“I have represented my country very actively, consistently and continuously for 22 years. I have conducted myself with lot of discipline, lot of courage and lot of passion. My passion was to represent my country,” a communique issued on his behalf quoted him as having said. NIluka represented Sri Lanka National Team as a 15-yearold in the Asian Badminton Championship in Jakarta, Indonesia in 2000.

His phenomenal achievements of being a 17-time national champion, three-time Olympian and winning 34 international medals is the legacy of his unwavering determination, dedication and discipline he adhered to like a religion during his career.

It is difficult for someone who has a passion and temperament for the sport of badminton to hang up his racquet for good. “I have been contemplating this for some time. There are lot of young athletes coming up. Even though I am eager and have the passion to continue, it’s my responsibility and time to hand over to the next generation and following generations to prepare. If we can do that now, we can have better players than me in upcoming years,” said Niluka.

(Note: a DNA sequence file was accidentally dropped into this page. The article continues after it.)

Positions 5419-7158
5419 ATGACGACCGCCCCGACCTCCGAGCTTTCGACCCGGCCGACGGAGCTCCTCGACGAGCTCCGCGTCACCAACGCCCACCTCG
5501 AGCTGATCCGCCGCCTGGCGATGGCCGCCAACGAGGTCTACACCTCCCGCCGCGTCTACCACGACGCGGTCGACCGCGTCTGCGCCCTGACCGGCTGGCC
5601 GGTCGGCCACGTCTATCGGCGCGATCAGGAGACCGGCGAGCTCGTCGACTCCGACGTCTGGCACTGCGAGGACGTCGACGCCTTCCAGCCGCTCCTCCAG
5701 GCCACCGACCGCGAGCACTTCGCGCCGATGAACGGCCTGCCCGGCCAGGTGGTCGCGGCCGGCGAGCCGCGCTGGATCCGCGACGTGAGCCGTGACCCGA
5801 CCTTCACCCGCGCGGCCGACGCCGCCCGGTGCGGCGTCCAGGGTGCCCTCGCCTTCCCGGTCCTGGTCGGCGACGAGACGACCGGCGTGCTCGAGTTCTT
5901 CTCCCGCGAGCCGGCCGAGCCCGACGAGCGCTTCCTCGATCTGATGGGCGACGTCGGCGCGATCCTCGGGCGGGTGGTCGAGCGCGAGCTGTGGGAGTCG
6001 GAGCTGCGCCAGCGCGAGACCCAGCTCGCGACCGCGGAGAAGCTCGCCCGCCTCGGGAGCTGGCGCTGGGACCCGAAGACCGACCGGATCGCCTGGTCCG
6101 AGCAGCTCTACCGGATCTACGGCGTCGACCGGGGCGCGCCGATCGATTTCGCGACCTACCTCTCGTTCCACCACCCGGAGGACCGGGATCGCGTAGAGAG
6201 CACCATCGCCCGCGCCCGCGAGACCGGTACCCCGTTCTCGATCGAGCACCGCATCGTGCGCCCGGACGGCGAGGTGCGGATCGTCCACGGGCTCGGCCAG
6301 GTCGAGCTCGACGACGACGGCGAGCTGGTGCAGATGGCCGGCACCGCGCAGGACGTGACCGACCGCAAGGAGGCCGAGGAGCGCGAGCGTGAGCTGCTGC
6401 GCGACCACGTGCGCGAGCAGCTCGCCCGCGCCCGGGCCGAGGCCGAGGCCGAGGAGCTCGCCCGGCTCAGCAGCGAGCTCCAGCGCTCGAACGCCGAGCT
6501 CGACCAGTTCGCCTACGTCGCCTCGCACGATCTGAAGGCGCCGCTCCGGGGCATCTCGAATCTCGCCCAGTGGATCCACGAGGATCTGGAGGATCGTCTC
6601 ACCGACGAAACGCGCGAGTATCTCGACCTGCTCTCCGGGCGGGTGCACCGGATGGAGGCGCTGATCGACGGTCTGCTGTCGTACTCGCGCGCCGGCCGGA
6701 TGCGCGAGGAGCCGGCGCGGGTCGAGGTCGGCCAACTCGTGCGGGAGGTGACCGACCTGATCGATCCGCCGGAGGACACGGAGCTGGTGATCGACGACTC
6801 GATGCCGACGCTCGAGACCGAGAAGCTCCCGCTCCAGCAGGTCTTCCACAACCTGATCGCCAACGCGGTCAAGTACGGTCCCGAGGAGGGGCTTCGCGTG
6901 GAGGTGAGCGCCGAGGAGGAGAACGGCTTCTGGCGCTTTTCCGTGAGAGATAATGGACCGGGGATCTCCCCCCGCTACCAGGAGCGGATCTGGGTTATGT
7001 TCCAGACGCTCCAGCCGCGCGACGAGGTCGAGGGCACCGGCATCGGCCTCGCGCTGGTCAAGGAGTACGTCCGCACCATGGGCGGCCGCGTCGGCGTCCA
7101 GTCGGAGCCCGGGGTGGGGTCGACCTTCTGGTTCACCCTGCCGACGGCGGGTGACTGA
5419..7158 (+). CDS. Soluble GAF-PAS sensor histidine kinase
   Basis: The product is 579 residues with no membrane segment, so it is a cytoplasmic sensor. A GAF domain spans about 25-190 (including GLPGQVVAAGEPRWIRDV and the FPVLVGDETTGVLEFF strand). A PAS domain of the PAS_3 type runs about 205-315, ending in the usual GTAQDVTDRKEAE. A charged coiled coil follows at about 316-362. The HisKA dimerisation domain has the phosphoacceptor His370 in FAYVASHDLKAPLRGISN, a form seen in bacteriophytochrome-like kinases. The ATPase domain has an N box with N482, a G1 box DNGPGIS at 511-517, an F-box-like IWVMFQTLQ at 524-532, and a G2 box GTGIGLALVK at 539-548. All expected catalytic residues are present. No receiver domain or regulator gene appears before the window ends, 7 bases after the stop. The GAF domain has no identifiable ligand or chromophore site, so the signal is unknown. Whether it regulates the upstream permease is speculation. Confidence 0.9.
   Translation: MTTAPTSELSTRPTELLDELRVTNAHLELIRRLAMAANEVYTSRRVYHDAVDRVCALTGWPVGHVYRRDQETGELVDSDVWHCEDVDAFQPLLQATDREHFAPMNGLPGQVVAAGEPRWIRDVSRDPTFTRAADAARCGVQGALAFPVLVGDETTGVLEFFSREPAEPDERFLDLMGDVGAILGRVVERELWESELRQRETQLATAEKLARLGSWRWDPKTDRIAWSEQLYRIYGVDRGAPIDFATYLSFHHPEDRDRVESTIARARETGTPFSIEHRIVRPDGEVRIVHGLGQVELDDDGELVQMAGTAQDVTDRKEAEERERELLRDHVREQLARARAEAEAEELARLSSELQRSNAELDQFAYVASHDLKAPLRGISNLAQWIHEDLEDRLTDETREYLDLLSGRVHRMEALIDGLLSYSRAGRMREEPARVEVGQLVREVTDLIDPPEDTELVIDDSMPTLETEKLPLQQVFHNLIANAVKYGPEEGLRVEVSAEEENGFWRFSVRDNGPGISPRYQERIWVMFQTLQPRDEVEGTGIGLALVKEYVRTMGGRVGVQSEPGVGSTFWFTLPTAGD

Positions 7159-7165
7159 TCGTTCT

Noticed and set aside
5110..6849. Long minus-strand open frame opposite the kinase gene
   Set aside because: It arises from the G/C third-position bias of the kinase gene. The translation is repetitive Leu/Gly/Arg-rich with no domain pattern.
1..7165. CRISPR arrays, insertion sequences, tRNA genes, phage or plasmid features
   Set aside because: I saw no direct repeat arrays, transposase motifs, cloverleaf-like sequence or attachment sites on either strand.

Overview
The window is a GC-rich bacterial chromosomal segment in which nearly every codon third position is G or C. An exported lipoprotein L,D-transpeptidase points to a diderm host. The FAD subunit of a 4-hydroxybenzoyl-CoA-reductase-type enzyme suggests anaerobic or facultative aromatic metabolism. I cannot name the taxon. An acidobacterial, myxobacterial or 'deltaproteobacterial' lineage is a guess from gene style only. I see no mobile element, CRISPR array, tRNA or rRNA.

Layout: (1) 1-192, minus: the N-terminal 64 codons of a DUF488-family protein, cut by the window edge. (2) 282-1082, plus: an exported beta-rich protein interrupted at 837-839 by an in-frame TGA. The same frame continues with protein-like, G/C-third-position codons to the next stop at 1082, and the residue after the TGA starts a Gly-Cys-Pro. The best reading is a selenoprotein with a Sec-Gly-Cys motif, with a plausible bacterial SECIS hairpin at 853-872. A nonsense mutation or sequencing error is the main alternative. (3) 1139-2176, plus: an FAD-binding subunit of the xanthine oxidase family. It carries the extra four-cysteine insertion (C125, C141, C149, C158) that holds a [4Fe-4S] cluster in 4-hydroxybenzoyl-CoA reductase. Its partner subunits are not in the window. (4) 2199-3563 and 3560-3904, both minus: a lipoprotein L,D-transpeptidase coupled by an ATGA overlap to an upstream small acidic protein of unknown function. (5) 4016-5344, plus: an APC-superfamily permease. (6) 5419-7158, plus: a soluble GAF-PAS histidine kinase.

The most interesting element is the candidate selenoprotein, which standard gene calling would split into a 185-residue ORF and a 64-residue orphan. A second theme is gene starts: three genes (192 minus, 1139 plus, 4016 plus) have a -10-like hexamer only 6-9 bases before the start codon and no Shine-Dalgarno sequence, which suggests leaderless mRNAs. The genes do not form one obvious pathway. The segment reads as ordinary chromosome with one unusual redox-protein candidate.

He had already quit playing local competitions after bagging his 17th national title two years ago. The 38-year-old played his last international tournament in Lisbon, Portugal in February this year.

“I will be very much involved in the development of badminton and also all sports in Sri Lanka. Having worked hard before as an athlete for myself to represent my country, I’m motivated and eager to serve my country in a different way to develop the next generation of athletes to represent the country to compete internationally, give them exposure and bring glory to Sri Lanka. That is my utmost aim and ambition,” said Niluka who is full of energy to begin a new journey after waging fierce battles on court.

Niluka had been playing since the age of eight but it was in the year 2000 that a 15-year-old showed great character and courage to become a future legend of the sport.